Today, the real estate picture is a bit more nuanced. In a moment, we'll check in on housing markets around the country, with realtors who've hung on during the ups and downs. Foreclosures are still rising, even as prices in some markets are stabilizing, and home-buying is beginning to look more attractive. NPR's Chris Arnold reports.

CHRIS ARNOLD, BYLINE: If you talked to some good economists back just before the housing bubble burst, they should have told you that it didn't make sense to buy a house back then.

MARK ZANDI: At the peak of the housing bubble, house prices were way out of line with people's incomes, so housing wasn't at all affordable.

ARNOLD: Mark Zandi is chief economist of Moody's Analytics, and he tracks home-prices around the country. He says the cost of owning back then was just too high compared to renting.

ZANDI: Way out of line with rents. It was slam dunk, you should rent. You shouldn't buy. All those things have reversed themselves given the collapse in house prices. So in many parts of the country, now it makes sense to buy, as opposed to rent.

ARNOLD: That's not everywhere, but on average, home prices have fallen 35 percent nationwide from their peaks. On top of that, right now we have all-time record low interest rates. Zandi says that those low interest rates are probably helping the housing market a little bit, but they're definitely not sparking a big home-buying resurgence yet. And that's a sign that housing is still in the dumps. Chris Mayer is an economist at Columbia University's Business School.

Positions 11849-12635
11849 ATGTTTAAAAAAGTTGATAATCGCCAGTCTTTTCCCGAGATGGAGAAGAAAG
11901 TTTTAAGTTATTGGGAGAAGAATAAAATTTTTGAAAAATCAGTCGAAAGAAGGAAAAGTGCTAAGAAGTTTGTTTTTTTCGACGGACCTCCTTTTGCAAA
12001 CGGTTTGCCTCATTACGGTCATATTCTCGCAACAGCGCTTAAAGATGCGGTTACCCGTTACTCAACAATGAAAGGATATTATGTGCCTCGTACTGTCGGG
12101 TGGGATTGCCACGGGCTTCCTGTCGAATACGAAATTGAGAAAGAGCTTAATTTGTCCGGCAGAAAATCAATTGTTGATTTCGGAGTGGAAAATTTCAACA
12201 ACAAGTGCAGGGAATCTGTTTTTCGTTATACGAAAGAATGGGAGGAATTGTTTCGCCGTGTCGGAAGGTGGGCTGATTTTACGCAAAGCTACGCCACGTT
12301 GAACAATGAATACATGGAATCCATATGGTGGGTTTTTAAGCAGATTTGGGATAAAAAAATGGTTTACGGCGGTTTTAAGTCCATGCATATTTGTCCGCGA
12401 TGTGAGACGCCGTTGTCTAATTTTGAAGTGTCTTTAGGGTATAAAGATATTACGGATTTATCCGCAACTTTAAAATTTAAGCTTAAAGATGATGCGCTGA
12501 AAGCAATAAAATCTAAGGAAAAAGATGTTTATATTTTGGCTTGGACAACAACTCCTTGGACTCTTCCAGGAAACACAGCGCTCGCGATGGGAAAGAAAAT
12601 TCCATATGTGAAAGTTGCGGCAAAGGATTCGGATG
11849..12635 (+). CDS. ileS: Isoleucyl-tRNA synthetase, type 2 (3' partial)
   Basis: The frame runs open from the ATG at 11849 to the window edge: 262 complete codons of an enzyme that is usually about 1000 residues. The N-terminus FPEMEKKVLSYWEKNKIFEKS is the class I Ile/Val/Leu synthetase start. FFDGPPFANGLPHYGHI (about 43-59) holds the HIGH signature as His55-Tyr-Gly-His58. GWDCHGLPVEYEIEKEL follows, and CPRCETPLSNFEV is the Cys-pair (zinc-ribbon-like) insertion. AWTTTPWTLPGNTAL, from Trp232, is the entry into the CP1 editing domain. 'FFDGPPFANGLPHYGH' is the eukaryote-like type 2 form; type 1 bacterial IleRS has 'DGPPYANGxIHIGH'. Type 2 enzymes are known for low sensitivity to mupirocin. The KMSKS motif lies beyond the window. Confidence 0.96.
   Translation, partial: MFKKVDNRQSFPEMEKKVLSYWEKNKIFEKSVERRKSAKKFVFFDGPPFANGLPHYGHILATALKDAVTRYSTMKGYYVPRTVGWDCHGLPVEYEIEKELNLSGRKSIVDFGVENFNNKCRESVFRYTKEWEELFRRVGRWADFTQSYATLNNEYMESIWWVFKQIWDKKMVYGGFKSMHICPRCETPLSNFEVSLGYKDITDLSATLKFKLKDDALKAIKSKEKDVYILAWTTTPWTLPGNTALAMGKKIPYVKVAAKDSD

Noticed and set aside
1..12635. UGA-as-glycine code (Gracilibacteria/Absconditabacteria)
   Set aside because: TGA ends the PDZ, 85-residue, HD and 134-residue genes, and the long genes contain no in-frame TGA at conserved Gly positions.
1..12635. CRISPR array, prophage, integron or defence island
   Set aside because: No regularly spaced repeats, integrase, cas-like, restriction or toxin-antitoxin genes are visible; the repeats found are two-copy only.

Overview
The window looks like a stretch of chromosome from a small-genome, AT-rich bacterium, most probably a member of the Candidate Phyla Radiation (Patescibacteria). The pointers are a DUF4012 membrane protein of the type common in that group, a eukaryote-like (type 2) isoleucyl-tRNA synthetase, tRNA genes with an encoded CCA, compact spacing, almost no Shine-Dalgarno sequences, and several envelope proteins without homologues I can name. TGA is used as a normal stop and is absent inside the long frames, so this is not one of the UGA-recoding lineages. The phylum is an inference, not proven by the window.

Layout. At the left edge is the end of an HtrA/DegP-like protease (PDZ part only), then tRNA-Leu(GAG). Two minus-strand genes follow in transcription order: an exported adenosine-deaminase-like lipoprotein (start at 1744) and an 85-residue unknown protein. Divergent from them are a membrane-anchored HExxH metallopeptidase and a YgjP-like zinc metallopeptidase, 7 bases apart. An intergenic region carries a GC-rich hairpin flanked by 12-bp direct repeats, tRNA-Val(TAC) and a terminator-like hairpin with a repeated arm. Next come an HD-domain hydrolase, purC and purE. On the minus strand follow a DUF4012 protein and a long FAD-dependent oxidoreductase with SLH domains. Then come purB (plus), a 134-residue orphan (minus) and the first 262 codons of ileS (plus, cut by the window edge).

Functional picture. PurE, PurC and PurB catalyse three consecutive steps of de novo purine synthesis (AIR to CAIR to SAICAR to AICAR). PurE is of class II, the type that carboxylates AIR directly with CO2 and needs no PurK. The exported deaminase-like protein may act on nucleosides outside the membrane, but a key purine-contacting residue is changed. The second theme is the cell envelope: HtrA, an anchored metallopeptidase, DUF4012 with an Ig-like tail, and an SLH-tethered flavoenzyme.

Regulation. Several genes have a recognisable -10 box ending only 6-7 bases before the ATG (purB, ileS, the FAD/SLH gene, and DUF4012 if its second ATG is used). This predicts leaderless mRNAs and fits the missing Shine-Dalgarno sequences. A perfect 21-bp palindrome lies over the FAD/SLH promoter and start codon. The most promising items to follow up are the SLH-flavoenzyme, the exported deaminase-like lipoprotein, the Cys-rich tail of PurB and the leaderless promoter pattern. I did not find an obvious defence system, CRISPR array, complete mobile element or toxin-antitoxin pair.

CHRIS MAYER: You're right. Low mortgage rates would normally bring people into the market with a real sense of urgency.

ARNOLD: That's not happening for a bunch of reasons. But Mayer says one is that it's just too hard for many people to qualify for the low rates. And this is a very hot topic in Washington right now. The Obama administration says that it's looking into a way to help homeowners to qualify, at least to refinance. That could help prevent foreclosures, and it's something that Chris Mayer has been pushing for.

MAYER: Even with record-low interest rates, we've actually seen rates of refinancing for people with high interest rates go down rather than go up. We think there are literally tens of millions of borrowers who could save an average of a couple thousand dollars a year if we were to open up refinancing in this market.

ARNOLD: Top federal housing officials expect to announce a new push in this direction in a couple of weeks. Of course, some neighborhoods need a lot more help than others when it comes to housing. Homes and condos in many parts of New York City, D.C., Boston, they don't exactly look cheap. Mark Zandi.

ZANDI: Well, interestingly enough, the most attractive single-family markets are in those parts of the country where prices have just literally collapsed - parts of Florida, Atlanta, Arizona, Nevada, parts of California. The price declines have been 50, 60 percent, and they've over-shot relative to income and rent.

ARNOLD: So economists say there are bargains out there, but buyers definitely need to do their homework.

Chris Arnold, NPR News, Boston. Transcript provided by NPR, Copyright NPR.